Introduction

In his introduction to the vegetation and erosion conference session at the European Geosciences Union's General Assembly 2009, John Thornes (2008), known internationally for his research in soil erosion and desertification processes particularly in semi-arid areas (Thornes, 1990), asserted that vegetation cover long has been accepted as a key factor for controlling overland flow, runoff, and soil erosion. Since the 1940s, in fact, empirical, experimental, and modelling studies have confirmed the general relationship of vegetation cover and the intensity and extent of geomorphodynamic processes and have investigated the roles of changing land use, various agricultural crops, and grazing behavior.

Based on the work by Elwell and Stocking (1974), numerous studies recording and evaluating land degradation have implicitly assumed a "clear" relationship between vegetation and erosion (Ries, 2000). Their interdependence, which was established mainly for cropland and grassland, needs, however, to be seen more differentiated in the case of Mediterranean fallow land, abandoned fields, and shrubland (e.g., GarcĂ­a-Ruiz et al., 1996; Molinillo et al., 1997; Ries, 2002). In these environments, the small-scale variability and heterogeneity as well as the substantial change of vegetation cover associated with land-use change and vegetation succession (Fig. 16-1) give rise to a high complexity of geomorphological processes.

FIGURE 16-1 Abandoned fields and gully erosion near Maria de Huerva, Province of Zaragoza, Spain. The terraced fields in the upper part of the image were abandoned in the 1930s, while the former cereal field in the upper right corner has lain fallow for only six years. Vegetation cover is patchy to extremely low on both areas following a period of several years with precipitation below average. Drought, grazing, soil sealing, and crusting (and to a trivial extent geographers clearing their tent pitches) are among the factors that keep vegetation cover sparse. The large gully, which drains into the Val de las Lenas, is among those monitored for many years in another study by the authors (see Chapter 13). Hot-air blimp photograph by IM and JBR, April 1996.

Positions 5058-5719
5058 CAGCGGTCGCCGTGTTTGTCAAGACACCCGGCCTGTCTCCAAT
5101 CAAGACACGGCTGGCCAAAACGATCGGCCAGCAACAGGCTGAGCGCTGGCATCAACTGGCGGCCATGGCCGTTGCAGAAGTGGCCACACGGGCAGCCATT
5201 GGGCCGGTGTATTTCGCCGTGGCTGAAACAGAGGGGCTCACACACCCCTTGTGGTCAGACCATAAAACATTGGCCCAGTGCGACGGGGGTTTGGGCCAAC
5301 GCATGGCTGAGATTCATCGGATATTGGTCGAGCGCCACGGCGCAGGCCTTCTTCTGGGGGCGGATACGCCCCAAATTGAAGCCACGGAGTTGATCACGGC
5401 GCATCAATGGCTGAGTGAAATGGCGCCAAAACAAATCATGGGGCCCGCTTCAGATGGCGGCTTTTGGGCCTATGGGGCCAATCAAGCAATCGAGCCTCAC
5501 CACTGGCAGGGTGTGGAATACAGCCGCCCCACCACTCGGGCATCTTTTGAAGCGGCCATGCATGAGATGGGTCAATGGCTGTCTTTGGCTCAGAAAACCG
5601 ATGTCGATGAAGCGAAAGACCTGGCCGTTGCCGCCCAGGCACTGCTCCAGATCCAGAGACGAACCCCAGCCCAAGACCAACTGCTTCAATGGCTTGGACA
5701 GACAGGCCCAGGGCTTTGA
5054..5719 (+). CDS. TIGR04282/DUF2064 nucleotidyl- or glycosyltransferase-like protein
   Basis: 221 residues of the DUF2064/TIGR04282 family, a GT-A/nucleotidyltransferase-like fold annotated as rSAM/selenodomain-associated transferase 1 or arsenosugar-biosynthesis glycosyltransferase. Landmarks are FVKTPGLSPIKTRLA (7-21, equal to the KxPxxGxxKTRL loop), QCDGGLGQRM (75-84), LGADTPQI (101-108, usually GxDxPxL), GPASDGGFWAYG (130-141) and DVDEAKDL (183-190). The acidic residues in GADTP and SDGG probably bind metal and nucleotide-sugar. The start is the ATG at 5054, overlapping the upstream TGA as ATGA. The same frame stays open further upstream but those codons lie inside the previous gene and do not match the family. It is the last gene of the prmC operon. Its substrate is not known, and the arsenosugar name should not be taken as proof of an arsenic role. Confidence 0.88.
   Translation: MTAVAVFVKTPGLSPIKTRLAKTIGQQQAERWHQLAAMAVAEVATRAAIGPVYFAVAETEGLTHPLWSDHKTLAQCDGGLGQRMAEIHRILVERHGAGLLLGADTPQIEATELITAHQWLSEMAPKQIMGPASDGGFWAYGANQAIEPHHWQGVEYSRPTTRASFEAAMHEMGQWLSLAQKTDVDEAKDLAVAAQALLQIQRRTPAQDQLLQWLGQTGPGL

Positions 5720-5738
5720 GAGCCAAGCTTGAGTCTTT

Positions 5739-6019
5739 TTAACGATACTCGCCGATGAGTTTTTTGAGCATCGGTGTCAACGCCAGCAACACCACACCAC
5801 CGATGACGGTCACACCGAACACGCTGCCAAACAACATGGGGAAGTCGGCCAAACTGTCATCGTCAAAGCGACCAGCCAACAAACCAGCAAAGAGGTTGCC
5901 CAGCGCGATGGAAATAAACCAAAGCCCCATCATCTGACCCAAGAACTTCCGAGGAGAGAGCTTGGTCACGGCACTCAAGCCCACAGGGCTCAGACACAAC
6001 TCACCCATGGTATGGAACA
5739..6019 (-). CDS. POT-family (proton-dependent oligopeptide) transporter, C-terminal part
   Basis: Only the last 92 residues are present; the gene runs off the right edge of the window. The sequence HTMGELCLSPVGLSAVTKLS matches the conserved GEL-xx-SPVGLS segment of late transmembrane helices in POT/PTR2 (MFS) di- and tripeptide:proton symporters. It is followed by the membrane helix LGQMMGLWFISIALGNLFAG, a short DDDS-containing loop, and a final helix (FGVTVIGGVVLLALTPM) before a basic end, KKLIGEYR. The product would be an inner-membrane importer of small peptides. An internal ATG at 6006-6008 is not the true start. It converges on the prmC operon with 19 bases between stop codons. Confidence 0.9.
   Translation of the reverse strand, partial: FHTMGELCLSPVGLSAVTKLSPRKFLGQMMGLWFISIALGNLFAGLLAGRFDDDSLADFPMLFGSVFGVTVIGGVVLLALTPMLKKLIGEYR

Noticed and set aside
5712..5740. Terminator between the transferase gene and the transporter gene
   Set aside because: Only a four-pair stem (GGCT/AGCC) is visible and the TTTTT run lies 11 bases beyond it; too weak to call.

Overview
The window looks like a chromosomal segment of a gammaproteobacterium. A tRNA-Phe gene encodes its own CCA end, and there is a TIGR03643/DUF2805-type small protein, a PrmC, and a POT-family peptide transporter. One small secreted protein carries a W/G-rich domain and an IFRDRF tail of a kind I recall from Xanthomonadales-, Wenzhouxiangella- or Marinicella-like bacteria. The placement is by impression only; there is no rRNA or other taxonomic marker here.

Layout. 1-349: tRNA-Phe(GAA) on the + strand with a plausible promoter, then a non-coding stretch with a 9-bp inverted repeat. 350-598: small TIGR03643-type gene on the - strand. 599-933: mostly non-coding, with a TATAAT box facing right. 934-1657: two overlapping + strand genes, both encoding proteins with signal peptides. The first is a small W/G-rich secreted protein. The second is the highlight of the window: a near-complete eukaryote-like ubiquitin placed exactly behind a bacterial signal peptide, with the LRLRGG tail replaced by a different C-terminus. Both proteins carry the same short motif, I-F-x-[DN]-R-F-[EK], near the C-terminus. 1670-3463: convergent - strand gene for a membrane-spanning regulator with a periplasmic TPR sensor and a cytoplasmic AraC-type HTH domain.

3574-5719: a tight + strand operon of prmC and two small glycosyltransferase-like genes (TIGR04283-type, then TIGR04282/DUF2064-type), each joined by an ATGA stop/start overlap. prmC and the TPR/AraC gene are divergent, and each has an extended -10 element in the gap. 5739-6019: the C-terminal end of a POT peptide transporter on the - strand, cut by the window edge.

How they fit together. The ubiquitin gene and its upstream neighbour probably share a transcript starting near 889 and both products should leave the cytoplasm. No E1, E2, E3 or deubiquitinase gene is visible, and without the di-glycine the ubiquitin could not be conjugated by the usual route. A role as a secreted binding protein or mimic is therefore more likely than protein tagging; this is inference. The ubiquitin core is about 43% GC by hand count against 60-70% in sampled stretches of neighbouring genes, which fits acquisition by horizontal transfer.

FIGURE 16-1 Abandoned fields and gully erosion near Maria de Huerva, Province of Zaragoza, Spain. The terraced fields in the upper part of the image were abandoned in the 1930s, while the former cereal field in the upper right corner has lain fallow for only six years. Vegetation cover is patchy to extremely low on both areas following a period of several years with precipitation below average. Drought, grazing, soil sealing, and crusting (and to a trivial extent geographers clearing their tent pitches) are among the factors that keep vegetation cover sparse. The large gully, which drains into the Val de las Lenas, is among those monitored for many years in another study by the authors (see Chapter 13). Hot-air blimp photograph by IM and JBR, April 1996.

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